This week my host family held a Fourth of July celebration for me and the two other American students in my homestay. It was a wonderful evening, for which my host family made us a delicious dinner of Georgian barbecue, Georgian salad, khachapuri, watermelon, and ice cream, lit fireworks, and talked to us about our country.
According to Shota, who is 17 and has visited New York City and West Virginia in the past, America is somewhere many young Georgians dream of going. They have been exposed to American culture through social media, like TikTok, and through American TV shows. My host siblings asked us questions about the representations of American high school they’ve seen in shows on Netflix, Hulu, and HBO, such as, “Are cheerleaders real?” Shota told us that he sees America as a place of excitement and great economic opportunity, and that some of his friends believed it would be easy to become famous if only they lived in America.
Our host parents talked about how important they believe America’s place is in world politics. Our host father gave a toast to our country, saying that “America doesn’t just take care of its citizens, it takes care of the world.”
While Georgians are generally extremely welcoming to visitors and very friendly towards the U.S., not everyone was so positive. For example, one older woman expressed concern about the toxicity of American food, and while some young Russians living in Batumi told us they would love to move to the U.S. if they could, others told us they think the American dream is slightly overrated, and they prefer the European lifestyle to the “busy,” “overworked,” and “materialistic” American one.
People were not kidding about Georgian food. It is absolutely delicious. My favorite Georgian foods so far are khachapuri and khinkali, which are both very famous foods in Georgia.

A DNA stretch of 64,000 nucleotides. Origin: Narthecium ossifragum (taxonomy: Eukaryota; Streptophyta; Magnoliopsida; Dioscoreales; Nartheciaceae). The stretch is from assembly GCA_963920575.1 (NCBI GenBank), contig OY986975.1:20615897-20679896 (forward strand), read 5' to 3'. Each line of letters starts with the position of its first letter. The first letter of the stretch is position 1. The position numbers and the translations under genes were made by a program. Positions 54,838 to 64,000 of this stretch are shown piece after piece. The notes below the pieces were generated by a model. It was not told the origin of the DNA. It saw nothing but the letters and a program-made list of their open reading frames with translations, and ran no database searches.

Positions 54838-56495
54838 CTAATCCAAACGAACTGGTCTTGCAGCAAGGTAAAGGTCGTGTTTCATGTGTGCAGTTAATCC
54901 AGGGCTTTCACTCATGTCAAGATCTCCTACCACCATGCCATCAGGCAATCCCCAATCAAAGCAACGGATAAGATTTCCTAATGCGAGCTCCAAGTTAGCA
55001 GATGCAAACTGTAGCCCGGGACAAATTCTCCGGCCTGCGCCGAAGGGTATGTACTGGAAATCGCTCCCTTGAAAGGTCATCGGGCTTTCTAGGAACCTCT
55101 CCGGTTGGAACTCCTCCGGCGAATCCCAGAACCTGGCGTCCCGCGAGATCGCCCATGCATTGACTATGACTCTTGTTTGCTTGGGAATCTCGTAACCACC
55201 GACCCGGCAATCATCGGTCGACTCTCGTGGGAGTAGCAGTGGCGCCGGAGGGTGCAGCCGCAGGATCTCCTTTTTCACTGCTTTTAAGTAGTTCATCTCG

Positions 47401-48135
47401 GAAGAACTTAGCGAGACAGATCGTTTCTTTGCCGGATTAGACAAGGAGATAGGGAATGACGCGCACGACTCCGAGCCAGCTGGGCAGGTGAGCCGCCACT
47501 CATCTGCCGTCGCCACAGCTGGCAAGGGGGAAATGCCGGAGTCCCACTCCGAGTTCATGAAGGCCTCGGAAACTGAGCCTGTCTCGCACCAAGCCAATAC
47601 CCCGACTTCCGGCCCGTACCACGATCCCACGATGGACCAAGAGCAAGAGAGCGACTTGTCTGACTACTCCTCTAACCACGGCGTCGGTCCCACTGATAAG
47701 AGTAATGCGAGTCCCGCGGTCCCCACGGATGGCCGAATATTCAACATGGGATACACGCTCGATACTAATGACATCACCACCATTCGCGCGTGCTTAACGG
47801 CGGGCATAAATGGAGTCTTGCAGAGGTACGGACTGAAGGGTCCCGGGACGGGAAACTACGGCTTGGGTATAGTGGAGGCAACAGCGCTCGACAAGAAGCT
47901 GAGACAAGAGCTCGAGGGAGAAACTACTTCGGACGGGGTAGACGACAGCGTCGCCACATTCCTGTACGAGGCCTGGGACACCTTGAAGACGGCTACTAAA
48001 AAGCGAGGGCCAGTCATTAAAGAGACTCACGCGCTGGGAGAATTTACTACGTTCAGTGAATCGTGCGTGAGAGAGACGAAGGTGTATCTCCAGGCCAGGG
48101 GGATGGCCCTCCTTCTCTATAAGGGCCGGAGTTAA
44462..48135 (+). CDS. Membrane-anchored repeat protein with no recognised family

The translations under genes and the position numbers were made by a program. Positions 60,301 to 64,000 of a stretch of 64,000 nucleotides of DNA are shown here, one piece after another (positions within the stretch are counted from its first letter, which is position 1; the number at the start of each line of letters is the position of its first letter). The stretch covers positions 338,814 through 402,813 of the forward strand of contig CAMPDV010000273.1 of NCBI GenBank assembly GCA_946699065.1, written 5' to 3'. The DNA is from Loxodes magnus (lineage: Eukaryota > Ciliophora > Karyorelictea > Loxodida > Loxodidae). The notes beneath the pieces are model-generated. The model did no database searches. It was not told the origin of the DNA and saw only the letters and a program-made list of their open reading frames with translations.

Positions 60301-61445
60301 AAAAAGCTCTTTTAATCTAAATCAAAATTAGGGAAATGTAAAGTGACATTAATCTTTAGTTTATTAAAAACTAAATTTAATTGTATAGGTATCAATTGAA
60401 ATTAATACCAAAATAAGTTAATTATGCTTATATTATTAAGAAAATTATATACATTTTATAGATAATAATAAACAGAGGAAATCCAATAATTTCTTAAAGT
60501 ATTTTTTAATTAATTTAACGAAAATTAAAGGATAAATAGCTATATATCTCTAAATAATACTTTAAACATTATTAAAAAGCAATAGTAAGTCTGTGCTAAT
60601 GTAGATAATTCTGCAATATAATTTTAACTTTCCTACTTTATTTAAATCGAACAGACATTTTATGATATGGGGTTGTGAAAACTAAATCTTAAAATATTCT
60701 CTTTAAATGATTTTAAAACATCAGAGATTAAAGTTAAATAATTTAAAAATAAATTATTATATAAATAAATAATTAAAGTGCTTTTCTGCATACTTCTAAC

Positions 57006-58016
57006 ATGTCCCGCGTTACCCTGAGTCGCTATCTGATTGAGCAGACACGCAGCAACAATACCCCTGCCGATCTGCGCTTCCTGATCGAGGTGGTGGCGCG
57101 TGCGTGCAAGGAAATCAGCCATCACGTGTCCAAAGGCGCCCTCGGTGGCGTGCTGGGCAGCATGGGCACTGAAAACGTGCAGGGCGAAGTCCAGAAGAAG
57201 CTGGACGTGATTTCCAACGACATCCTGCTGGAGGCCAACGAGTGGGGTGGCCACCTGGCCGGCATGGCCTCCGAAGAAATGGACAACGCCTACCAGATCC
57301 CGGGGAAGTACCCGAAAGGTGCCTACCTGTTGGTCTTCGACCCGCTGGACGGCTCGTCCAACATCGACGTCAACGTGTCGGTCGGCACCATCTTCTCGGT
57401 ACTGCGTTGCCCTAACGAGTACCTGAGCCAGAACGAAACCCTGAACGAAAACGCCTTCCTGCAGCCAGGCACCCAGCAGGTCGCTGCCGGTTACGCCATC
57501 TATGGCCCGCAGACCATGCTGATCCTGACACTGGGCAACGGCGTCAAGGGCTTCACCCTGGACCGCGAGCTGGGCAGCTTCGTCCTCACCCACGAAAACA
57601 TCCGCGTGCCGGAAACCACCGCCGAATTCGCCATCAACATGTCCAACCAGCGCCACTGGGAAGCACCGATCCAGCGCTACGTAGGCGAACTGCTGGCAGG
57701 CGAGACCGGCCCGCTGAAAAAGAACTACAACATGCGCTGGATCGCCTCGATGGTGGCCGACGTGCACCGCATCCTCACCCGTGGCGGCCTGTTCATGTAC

Khachapuri is a dish made with dough, butter, Georgian cheese, and egg, although how it is prepared varies from region to region. Batumi, where I am staying, is located in Adjara, which is a beautiful region of Georgia along the Black Sea. My host mom, Nana, taught me how to make Adjarian khachapuri and told me the significance of each part. Adjarian khachapuri is made of dough shaped like a boat, representing the boats and fisherman on the sea. The inside of the boat is filled with Georgian cheese, and there is an egg yolk baked on top of the boat, representing the sun. Our family always serves khachapuri with Georgian tea and shares the dish. Everyone breaks off pieces of the outside of the boat and dips them in the buttery cheese on the inside.
Khinkali was the first food I ate in Georgia. It is a kind of dumpling filled with meat or vegetables and broth. For future reference, the correct way to eat khinkali is to hold it by the scrunched up “tail,” bite a hole in the bottom, suck out all the juice, and then start to eat the outside of the dumping and the filling inside, leaving the tail on the plate. According to our tour guide, for Georgian men, the number of khinkali you order is important—they should only order them in large amounts.
I am writing from the Dubai airport (about to depart for Tbilisi), considering what the next six weeks have in store for me.
In high school, I participated in an immersive summer language program for Spanish in Spain, so I feel at least a little prepared for the culture shock of living with a family in a different country, but I know that adjusting to life in Georgia will likely present its own unique challenges. I am very excited for the opportunity to take language classes taught in Russian and to practice Russian outside the classroom. I have a long way to go in pronunciation and speaking in general, but, in my experience, nothing compares to being forced to practice in daily life.
That said, I also know that Russian is not the primary language of Georgia, so while I will practice Russian, I am also excited to be exposed to the Georgian language, and I am interested to learn about when, where, and how often each language is spoken. I have heard nothing but glowing reviews of the food in Georgia, so I am looking forward to trying as much as I can (and maybe learning to cook some dishes myself). Finally, especially now, I am interested in the culture and political atmosphere of Georgia.